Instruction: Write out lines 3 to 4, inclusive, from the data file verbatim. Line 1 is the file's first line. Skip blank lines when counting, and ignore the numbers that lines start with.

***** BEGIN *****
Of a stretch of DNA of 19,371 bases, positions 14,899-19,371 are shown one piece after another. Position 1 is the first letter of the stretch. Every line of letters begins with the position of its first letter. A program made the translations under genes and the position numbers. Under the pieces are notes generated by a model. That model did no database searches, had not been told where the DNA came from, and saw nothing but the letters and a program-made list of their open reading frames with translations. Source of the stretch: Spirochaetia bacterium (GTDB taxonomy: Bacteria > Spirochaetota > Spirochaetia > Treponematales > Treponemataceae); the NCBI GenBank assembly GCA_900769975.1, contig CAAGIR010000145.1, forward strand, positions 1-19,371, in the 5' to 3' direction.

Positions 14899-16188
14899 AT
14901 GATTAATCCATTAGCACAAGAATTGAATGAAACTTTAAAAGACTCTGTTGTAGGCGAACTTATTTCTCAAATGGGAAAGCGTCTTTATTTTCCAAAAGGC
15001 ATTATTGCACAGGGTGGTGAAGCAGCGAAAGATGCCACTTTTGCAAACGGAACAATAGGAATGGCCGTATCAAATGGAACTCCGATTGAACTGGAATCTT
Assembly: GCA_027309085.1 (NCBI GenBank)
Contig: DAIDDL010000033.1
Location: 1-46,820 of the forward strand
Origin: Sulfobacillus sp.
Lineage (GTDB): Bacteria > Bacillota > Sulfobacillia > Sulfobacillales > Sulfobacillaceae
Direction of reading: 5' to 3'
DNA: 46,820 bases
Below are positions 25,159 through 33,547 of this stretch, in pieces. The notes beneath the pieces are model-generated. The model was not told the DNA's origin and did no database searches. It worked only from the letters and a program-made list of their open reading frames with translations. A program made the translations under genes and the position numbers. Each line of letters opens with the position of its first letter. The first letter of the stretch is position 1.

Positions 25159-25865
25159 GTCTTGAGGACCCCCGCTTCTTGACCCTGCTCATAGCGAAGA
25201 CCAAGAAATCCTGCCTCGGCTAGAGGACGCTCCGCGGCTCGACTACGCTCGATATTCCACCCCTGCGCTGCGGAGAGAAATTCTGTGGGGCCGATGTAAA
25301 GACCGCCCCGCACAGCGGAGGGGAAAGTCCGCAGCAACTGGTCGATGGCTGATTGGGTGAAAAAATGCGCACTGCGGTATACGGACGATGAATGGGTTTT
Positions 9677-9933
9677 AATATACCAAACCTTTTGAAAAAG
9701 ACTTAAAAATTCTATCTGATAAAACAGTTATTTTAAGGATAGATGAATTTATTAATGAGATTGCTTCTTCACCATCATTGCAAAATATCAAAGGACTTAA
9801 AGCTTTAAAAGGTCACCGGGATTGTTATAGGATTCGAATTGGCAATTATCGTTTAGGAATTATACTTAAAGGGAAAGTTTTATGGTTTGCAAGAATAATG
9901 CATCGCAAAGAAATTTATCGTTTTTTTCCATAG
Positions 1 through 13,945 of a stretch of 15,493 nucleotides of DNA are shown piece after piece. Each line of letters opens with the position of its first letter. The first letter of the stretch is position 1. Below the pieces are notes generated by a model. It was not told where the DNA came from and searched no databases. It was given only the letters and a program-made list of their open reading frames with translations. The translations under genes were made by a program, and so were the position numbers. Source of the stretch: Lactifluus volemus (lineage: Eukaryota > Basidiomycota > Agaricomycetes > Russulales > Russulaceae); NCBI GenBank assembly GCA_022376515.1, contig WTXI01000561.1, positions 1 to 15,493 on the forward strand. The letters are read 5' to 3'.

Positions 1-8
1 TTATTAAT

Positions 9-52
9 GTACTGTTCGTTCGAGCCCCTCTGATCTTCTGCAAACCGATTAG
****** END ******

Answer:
14899 AT
14901 GATTAATCCATTAGCACAAGAATTGAATGAAACTTTAAAAGACTCTGTTGTAGGCGAACTTATTTCTCAAATGGGAAAGCGTCTTTATTTTCCAAAAGGC